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User Name Thread Name Subject Posted
Gibb Sahib The Oral Tradition (36) RE: The Oral Tradition 25 Oct 17


May I suggest you consider adopting, at least in the context of some discussion, a different word than "oral." Maybe, "unmediated"? and/or "without written aid"? (The latter is characteristic of the vast majority of music in the world. The former still characterizes much transmission, but hypothetically that percentage decreases with the proliferation of media.)

"Oral" is causing confusion. It suggests something has to come out of your mouth. What if something else is producing the sound? The common denominator is AURAL.

This "oral" concept -- perhaps borrowed from such dichotomy as "oral history" versus "recorded history" -- is very word-centered. Maybe not the best way to talk about music.

Moreover, one can transmit orally or receive aurally via a medium. If the presence of a medium is relevant to what you're trying to figure out, then you need to be more specific than just oral/aural tradition.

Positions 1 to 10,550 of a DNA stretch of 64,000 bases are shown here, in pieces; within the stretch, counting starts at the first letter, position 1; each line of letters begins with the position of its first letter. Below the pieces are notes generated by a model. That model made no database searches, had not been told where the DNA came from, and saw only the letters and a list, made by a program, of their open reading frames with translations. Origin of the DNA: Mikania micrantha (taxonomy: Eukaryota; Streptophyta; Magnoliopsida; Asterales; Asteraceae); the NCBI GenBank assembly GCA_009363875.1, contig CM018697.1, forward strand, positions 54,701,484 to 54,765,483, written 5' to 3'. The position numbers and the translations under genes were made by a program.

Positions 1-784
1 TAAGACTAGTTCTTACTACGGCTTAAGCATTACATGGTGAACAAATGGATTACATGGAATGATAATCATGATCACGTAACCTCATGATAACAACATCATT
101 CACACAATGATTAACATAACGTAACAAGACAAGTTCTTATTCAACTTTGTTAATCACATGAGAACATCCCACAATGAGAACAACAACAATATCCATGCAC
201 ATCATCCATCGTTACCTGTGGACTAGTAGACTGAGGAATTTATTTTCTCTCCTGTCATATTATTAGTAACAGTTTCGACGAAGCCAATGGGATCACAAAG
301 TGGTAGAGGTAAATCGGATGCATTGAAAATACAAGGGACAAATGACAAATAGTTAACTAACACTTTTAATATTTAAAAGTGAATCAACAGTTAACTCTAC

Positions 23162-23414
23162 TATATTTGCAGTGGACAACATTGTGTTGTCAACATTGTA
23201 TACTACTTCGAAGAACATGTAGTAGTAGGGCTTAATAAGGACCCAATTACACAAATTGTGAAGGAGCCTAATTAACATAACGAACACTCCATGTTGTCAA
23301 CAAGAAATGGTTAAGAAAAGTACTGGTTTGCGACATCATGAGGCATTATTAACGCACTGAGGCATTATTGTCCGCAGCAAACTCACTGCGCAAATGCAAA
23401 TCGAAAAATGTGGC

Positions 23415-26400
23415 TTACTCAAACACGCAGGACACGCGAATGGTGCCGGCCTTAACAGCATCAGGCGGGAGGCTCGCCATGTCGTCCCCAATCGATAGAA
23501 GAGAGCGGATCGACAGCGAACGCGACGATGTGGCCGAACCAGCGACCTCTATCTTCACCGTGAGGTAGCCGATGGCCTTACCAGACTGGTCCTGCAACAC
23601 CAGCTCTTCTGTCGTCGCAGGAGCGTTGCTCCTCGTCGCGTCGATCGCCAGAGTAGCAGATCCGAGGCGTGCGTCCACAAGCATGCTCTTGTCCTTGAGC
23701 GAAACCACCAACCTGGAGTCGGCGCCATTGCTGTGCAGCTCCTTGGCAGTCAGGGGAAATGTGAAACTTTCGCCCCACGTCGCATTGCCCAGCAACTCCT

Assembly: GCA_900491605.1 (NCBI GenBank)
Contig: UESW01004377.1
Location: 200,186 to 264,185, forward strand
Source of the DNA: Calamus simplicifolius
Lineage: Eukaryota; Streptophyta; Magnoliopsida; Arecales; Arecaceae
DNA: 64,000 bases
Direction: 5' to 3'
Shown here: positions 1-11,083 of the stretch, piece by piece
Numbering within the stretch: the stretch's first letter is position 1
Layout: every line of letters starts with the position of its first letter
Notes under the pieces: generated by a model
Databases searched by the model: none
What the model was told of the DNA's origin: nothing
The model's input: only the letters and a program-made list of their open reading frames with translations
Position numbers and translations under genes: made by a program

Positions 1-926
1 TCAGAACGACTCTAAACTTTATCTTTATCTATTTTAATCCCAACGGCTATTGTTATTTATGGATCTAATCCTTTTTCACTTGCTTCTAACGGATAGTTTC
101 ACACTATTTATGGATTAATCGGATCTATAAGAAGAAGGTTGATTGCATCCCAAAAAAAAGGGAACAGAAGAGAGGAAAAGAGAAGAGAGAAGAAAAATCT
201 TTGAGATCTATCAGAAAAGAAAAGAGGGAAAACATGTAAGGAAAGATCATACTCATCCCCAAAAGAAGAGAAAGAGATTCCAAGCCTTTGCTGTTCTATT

Practically all music transmission relies mostly on aural. A very few -- though indeed these have a powerful place in Western society despite this quirk -- attempt also to convey information in writing. However, the written notation is most often prescriptive and can only be realized using information gathered aurally.

Again, for me, it comes back to ditching such grand constructs as "[the] oral tradition" and "folk music,"** and instead just describing what is going on. Here's a thing. Here's what the thing's form is. Here's how the thing is typically learned/taught.



**footnote: Yes, yes yes: These labels are expedient and fair game when one is having a simple conversation between people who agree on their meaning. But we are not talking about casual conversation here, we are talking about precise ("scientific," if you like) language to describe ideas, upon which base a larger argument depends, accurately.


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